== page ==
Why did the magician have to cancel his show?
He’d just washed his hare and couldn’t do a thing with it.
America’s Best Flowers will REOPEN April 12, 2008. Our SNEAK PEEK weekend, April 12 & 13, will be a special opportunity for our Loyalty Customers. Watch future newsletters for more information.
April 25 – 27 is our annual Spring Open House. In celebration of Earth/Arbor Day, we will be giving away FREE Black Hills Spruce seedlings with a purchase. Saturday, April 26 at 10 AM we will feature FREE kid’s activities. FREE hot dogs and popcorn will be served all weekend.
Other spring events will include several of our wonderful Container Workshops. The first one is scheduled for May 3 – 4 from 10 – 4 pm. Receive FREE soil and assistance & we’ll clean up the mess.
Sunday, May 4 is our annual “SALSA SUNDAY,” when we celebrate Cinco de Mayo with Latin music, free samples of chips and salsa from 11-2. Plant a salsa container at our workshop. Enter our salsa recipe contest and win a $50 gift certificate for the best salsa recipe. We’ll even have FREE salsa recipes for you to take home.
Special Mother’s Day activities, Tomato Days and FREE classes on vegetables, herbs and perennial gardening will continue throughout the season, along with our Make and Take Workshops and children’s activities.
As the year progresses we promise you many more exciting surprises, including our July 4th Celebration, when we have FREE ice cream for everyone.
Our goal is to hold events that are interesting and helpful to our customers. If you have ideas for events, please let us know. You can email us at email@example.com or call 608-222-2269.
What would you get if you crossed the Easter Bunny with Chinese food?
Chocolate Easter Nests
Perhaps you remember these from your childhood. Beautiful, easy, and oh, so festive! Recipe from Soupcon II, from the Chicago Junior League. Makes 20 nests
1 bar (9 ¾ oz.) milk chocolate
1 pkg. (4 oz.) sweet baking chocolate
1 pkg. (4 oz.) shredded coconut
2 cups cornflakes, crushed
Melt milk chocolate and baking chocolate in top of a double boiler. Stir in coconut and cornflakes. Spoon onto waxed paper and form into nest shapes. Cool. Fill with jelly beans.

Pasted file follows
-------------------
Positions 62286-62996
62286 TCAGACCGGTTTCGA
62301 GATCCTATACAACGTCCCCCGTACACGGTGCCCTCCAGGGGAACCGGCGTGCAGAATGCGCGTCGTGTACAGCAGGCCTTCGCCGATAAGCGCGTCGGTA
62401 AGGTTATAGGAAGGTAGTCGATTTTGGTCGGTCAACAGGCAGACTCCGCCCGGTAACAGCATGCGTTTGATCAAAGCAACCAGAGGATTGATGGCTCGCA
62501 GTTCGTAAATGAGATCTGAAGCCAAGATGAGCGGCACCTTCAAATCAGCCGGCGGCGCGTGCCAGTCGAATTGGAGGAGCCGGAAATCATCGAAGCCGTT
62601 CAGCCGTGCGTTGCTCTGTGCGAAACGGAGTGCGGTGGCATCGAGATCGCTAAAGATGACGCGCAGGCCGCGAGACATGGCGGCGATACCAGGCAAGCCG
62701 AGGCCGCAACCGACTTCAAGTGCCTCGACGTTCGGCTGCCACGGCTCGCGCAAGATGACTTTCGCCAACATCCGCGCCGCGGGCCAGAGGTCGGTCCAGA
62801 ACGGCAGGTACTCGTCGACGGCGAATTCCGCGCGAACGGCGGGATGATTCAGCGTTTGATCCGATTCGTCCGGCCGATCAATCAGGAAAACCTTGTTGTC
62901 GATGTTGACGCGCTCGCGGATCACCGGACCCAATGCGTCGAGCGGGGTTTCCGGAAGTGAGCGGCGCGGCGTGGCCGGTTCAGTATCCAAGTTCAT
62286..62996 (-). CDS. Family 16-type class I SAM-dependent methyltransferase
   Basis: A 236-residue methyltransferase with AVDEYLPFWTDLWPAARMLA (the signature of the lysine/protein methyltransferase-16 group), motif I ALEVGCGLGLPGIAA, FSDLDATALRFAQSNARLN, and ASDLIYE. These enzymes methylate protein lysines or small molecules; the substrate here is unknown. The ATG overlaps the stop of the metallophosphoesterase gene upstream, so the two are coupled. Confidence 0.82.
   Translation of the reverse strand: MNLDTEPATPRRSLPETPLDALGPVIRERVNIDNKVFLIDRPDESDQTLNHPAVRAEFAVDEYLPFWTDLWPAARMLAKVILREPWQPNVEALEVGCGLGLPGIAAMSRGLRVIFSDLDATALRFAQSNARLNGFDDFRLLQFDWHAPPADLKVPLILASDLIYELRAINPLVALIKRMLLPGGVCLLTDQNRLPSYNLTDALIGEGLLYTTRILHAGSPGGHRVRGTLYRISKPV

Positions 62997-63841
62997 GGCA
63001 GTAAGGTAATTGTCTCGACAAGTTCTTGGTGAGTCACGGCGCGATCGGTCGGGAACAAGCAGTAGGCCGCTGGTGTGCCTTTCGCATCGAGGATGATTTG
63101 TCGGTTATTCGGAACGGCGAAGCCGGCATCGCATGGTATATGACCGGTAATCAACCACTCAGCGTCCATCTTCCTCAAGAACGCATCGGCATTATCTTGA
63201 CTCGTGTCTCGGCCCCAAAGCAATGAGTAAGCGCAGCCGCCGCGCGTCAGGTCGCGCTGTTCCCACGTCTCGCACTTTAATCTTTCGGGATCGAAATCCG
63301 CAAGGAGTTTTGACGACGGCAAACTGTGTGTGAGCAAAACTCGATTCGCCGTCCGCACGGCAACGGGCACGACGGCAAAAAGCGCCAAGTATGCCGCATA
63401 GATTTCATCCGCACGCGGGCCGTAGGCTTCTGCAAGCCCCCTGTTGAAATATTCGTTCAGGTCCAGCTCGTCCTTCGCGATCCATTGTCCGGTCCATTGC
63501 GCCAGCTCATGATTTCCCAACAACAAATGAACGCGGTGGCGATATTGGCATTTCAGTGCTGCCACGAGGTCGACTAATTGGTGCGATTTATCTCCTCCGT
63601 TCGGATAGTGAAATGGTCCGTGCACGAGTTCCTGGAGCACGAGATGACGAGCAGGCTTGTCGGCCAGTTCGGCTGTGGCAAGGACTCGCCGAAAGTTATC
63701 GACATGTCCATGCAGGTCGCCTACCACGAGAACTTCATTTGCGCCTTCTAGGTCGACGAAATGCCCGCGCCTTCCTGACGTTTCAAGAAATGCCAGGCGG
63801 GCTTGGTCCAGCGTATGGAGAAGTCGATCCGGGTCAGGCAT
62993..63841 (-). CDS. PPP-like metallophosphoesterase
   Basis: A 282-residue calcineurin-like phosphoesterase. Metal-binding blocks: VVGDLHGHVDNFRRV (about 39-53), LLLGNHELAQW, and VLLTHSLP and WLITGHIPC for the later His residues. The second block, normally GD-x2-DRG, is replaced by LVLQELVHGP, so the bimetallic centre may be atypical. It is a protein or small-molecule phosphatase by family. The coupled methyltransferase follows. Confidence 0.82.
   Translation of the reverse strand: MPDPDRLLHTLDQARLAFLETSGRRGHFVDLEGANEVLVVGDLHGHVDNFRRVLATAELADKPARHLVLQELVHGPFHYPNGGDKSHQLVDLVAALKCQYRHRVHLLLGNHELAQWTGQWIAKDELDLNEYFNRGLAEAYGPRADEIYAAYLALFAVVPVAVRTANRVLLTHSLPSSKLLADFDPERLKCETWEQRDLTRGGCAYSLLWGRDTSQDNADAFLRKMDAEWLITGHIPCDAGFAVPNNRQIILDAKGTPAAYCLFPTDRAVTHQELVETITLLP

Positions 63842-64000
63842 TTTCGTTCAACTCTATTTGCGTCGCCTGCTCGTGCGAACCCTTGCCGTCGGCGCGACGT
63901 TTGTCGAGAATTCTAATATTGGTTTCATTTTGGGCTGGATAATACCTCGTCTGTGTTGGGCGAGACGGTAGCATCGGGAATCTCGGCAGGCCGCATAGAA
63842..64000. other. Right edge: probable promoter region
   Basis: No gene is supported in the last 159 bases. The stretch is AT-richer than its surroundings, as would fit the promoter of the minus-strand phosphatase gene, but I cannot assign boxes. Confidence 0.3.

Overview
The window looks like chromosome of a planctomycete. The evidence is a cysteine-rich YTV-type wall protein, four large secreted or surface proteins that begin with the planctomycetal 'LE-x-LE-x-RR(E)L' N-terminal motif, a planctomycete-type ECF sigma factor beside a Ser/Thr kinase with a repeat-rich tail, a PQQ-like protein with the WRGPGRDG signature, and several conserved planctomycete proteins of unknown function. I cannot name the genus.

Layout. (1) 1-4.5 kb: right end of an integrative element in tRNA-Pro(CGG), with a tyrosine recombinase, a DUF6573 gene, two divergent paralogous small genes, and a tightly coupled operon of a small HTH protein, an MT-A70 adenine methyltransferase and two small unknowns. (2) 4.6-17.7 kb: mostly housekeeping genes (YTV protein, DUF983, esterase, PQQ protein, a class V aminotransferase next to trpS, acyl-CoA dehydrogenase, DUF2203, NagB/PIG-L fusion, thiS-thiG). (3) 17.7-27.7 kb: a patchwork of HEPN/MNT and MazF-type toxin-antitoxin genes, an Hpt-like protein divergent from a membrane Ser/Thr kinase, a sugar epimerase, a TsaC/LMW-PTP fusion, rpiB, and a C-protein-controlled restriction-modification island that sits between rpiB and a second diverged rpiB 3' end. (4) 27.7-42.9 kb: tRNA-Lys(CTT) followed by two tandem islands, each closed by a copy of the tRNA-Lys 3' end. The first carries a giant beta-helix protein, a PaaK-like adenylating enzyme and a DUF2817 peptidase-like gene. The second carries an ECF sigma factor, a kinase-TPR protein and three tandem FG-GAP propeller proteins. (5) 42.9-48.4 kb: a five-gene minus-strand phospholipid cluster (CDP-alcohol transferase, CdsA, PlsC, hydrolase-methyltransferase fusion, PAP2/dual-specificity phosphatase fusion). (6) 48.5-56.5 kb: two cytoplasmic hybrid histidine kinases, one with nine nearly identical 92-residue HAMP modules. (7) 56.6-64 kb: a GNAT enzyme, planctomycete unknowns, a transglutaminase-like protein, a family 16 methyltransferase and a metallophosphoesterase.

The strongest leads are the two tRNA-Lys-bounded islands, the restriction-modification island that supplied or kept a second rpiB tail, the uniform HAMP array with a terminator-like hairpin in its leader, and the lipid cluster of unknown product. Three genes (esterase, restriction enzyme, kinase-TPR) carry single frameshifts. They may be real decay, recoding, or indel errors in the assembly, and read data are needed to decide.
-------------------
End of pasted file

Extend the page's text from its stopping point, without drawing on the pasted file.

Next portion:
Mixed Baby Greens with Asparagus and Oranges
We ran this recipe last year, and had many positive comments. It really DOES make an elegant Easter dish. It comes from Madison Junior League’s cookbook, Mad About You.
Serve this springtime dish with baked ham, muffins, or hot-cross buns and deviled eggs, and you’ve got a simple and delicious Easter brunch that will please your guests. Don’t’ forget the plate of chocolate nests! Serves 8
2/3 cup regular or low fat mayonnaise
½ cup buttermilk
2 T chopped fresh basil
2 T chopped fresh tarragon
2 T extra virgin olive oil
2 T white wine vinegar
Whisk all ingredients in medium bowl to blend. Chill until cold.
24 spears fresh asparagus
8 cups (20 oz.) mixed baby greens
1 T chopped fresh basil
1 T chopped fresh tarragon
½ cup thinly sliced red onion
Cook asparagus in large pot of boiling salted water until crisp-tender, about 2 minutes. Transfer to bowl of ice water to cool. Drain.
Cut peel and pith from oranges. Using a small knife, cut between membrane to release segments. Arrange orange segments in sunburst pattern on large platter. Place orange segments between asparagus spears. Mound greens in center of platter. Sprinkle salad with tarragon and basil. Top with red onion slices. Drizzle dressing over the salad. Pass remaining dressing.
I had spent the late winter months waiting impatiently for signs of spring. When the first, warm, sunny Saturday arrived, I eagerly unlocked the storm door and stepped onto our patio deck. I was pleased by the sight of green sprouts and the sounds of singing birds. More than anything else, I delighted in the sweet aroma of the spring air.
Knocking on the kitchen window, I beckoned to my wife to join me in enjoying the pleasures of the season. She quietly brought me back to earth when she reminded me that I was standing over the dryer vent, inhaling the scent of fabric softener.
Contributed to Reader’s Digest by George G. Busher
SEE YOU SOON!!!
the Holy Spirit Guide You! God Bless